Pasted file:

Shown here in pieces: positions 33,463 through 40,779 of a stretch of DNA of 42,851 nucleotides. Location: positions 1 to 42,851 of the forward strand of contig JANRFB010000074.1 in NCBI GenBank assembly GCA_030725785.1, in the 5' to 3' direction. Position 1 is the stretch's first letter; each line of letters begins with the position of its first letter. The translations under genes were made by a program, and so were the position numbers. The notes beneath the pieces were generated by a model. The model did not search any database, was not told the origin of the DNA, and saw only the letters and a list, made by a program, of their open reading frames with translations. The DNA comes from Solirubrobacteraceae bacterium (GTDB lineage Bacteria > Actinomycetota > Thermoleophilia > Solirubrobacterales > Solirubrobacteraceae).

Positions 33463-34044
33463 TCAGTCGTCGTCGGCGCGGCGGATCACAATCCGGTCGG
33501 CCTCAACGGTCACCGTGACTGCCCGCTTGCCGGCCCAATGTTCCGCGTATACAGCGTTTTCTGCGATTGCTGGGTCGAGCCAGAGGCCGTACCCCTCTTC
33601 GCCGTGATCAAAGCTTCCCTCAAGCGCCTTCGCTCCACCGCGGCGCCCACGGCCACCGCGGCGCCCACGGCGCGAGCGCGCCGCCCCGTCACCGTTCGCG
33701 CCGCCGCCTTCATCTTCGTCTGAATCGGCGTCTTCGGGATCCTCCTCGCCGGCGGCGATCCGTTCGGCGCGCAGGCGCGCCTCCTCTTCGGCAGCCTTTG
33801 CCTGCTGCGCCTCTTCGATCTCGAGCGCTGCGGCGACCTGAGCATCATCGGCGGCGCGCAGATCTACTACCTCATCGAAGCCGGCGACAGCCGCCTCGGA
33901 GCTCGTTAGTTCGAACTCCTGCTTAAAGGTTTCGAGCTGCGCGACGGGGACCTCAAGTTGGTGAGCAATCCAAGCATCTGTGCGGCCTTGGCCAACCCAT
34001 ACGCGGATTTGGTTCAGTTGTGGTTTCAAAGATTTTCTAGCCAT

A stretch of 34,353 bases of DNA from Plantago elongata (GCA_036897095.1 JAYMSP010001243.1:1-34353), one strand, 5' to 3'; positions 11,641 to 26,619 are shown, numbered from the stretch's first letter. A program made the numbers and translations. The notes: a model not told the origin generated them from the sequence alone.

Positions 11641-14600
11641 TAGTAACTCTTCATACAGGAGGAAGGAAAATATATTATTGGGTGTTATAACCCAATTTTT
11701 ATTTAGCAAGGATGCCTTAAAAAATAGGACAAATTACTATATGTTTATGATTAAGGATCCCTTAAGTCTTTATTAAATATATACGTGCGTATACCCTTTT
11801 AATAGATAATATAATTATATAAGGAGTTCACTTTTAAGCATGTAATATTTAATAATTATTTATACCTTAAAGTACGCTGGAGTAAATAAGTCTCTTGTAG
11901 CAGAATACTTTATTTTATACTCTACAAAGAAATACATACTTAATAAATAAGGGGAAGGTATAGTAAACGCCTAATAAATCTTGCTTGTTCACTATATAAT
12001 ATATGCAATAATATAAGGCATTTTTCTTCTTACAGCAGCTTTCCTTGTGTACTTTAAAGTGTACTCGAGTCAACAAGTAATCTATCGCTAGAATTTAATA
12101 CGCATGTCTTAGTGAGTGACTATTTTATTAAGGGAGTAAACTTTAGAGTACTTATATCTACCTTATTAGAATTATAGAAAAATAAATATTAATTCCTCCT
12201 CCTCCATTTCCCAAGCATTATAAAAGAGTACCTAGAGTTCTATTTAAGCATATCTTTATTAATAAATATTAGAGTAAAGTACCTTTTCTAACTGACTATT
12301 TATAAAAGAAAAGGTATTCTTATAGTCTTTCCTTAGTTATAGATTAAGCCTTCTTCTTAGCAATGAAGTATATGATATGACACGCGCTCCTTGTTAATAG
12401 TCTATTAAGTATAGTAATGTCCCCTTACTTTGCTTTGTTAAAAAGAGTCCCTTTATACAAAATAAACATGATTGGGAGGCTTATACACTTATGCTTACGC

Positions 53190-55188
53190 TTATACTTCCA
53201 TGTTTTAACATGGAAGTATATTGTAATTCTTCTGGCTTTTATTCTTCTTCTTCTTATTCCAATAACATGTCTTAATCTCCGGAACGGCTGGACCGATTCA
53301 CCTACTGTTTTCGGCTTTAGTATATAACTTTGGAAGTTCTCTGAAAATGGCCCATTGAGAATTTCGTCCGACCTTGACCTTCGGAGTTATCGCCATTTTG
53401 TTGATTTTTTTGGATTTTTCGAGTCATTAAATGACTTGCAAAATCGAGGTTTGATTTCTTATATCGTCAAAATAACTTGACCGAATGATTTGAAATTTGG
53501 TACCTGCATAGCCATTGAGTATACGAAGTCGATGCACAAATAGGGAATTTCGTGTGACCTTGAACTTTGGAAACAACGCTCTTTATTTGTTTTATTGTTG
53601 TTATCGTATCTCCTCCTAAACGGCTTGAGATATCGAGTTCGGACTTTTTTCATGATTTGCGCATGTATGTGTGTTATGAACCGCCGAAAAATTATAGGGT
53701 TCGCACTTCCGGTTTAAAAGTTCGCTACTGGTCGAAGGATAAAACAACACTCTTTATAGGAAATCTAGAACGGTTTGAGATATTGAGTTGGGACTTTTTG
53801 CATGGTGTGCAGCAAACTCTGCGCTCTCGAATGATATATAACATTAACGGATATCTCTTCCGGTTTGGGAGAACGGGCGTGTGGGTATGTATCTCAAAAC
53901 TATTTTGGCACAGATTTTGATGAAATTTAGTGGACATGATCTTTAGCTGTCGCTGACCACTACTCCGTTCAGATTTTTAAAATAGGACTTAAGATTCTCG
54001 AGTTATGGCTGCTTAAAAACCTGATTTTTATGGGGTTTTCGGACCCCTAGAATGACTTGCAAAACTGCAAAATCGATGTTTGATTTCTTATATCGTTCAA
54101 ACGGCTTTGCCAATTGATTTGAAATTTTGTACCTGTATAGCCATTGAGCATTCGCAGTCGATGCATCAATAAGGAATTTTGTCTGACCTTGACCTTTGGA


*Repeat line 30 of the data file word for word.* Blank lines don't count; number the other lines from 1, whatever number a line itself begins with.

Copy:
53901 TATTTTGGCACAGATTTTGATGAAATTTAGTGGACATGATCTTTAGCTGTCGCTGACCACTACTCCGTTCAGATTTTTAAAATAGGACTTAAGATTCTCG